Local Politics

Lawmaker wants to deal state in on video poker

Posted April 22, 2009

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— A state lawmaker filed a bill Wednesday that would legalize video poker in North Carolina and deal 20 percent of profits from the machines into state coffers.

The General Assembly voted three years ago to phase out video poker games by July 2007. The legislation exempted the video gambling machines at the casino run by the Eastern Band of Cherokee Indians.

Woman playing video poker State would profit from video poker under bill

The machines hold a tarnished place in in state history. Sheriffs loathed them because they had a hard time policing illegal payouts to players, and an investigation into former House Speaker Jim Black's ties to the industry eventually brought him down on public corruption charges.

Still, the games served as a staple for convenience stores and players.

Rep. Earl Jones, D-Guilford, the sponsor of House Bill 1537, said the state already is in the gaming business by running the North Carolina Education Lottery, so he sees no problem in having the Department of Revenue license and regulate video poker machines in return for a cut of the profits.

"Video poker is no different than the lottery, no worse than the lottery," Jones said. "Video poker would also generate about over $100 million a year in revenue."

With the state facing a projected $3 billion budget deficit for the fiscal year that starts in July, some lawmakers are intrigued by the idea of a new revenue stream. But legislative leaders said they wouldn't bet on Jones' bill passing.

"If we can eliminate (the games), we're probably better off, and hopefully we can keep it that way," Senate Minority Leader Phil Berger said.

Superior Court Judge Howard Manning tossed out North Carolina's video poker ban two months ago, saying the state couldn't allow the games in the Cherokee casino while outlawing them elsewhere. The state has appealed the decision, and the ban remains in place pending a ruling by a higher court.


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  • akand43 Apr 23, 2009

    The argument was made when the lottery was being looked at that we are in the Bible belt and that gambling in any form is illegal. Let’s see now, Mississippi and Louisiana has casinos as well as Florida. North Carolina needs to just go ahead and look at legalizing casino operations in this state. The opposition will blast this proposal and say that it will affect the poor people. They will be spending their money on gambling instead of food for their families. I have this to respond. When are the politicians going to realize that people will make their own decisions? We are grown adults and have the right to make those decisions. I say put it to a state vote and see what the people of the state want, not just the PAC's.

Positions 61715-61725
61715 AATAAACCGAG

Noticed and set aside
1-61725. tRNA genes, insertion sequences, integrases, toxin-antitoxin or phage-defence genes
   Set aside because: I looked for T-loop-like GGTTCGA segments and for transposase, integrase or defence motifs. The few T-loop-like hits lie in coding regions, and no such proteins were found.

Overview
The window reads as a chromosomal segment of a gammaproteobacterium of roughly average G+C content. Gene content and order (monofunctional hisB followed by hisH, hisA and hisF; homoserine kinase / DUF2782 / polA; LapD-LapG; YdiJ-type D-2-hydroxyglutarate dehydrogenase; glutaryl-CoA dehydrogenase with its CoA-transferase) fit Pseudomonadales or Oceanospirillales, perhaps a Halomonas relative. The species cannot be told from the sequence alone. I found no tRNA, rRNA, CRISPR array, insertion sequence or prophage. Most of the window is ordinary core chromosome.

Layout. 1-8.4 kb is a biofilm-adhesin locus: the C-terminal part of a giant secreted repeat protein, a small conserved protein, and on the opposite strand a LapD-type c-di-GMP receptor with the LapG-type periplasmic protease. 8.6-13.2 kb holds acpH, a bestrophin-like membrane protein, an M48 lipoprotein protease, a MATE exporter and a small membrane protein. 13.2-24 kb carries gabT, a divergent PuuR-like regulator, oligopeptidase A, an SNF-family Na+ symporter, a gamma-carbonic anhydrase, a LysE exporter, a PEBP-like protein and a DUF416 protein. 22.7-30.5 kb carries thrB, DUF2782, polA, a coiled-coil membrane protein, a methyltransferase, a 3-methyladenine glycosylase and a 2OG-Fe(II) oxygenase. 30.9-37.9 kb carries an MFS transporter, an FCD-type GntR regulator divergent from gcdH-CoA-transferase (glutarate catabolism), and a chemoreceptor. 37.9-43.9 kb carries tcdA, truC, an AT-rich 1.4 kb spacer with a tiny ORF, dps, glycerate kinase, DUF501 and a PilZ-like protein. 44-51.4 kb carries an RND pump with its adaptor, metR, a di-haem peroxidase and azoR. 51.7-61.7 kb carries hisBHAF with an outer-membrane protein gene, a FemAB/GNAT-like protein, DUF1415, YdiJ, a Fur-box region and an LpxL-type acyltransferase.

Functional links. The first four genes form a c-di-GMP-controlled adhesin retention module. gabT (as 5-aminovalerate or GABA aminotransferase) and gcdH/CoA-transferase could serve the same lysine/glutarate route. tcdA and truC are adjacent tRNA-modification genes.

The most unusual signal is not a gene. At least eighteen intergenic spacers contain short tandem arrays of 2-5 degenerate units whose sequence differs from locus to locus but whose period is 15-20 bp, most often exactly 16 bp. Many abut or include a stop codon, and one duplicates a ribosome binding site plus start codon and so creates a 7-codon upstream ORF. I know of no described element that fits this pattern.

• showed up late Apr 23, 2009

    I say, let them do it and get thier 20%. I think they wuill find that far less games will be placed than they think... and anyway, this is one vice I in which I do no not participate.
    Regarding legalizing and taxing weed, alcohol is legal and it is far more dangerous to those who don't consume it than is weed.

  • 19tarheel75 Apr 23, 2009

    Not 20% of the profits but 20% off the top!!!

  • murph Apr 23, 2009

    They won't legalize poker, which IS a game of skill, but they want to legalize video poker which is total luck. The reason for that is that they don't see an easy way to make money off of poker as easily as the slots...

    Politicians are disgusting!!!

  • ranquick Apr 23, 2009

    Is this s shock to anyone, it is only reason it was turned over in the high court so the state could make money from it, 20% is way to much, I say 10%

  • Sidekick Apr 23, 2009

    The establishments that have gambling machines also have drinking and smoking. So, if you legalize gambling machines, you will have more revenue from drinking and smoking too. It's a tax on sin but should the government make sin accessible and promoting it? So pot and prostitution is a very reasonable option.

  • 27615 Apr 22, 2009


  • WRALSUCKS Apr 22, 2009

    Vice becomes acceptable as soon as the government gets a cut of the action. Pathetic, but true.

    I'm waiting for the State to begin to operate brothels. After all, they've capitalized on liquor, gambling, cigarettes...all they're missing is the sex trade.

  • GingerTea Apr 22, 2009

    somehow, this is not surprising!

  • nufsaid Apr 22, 2009

    Sounds a lot like the "education lottery". Thank goodness that is in place to reduce our taxes.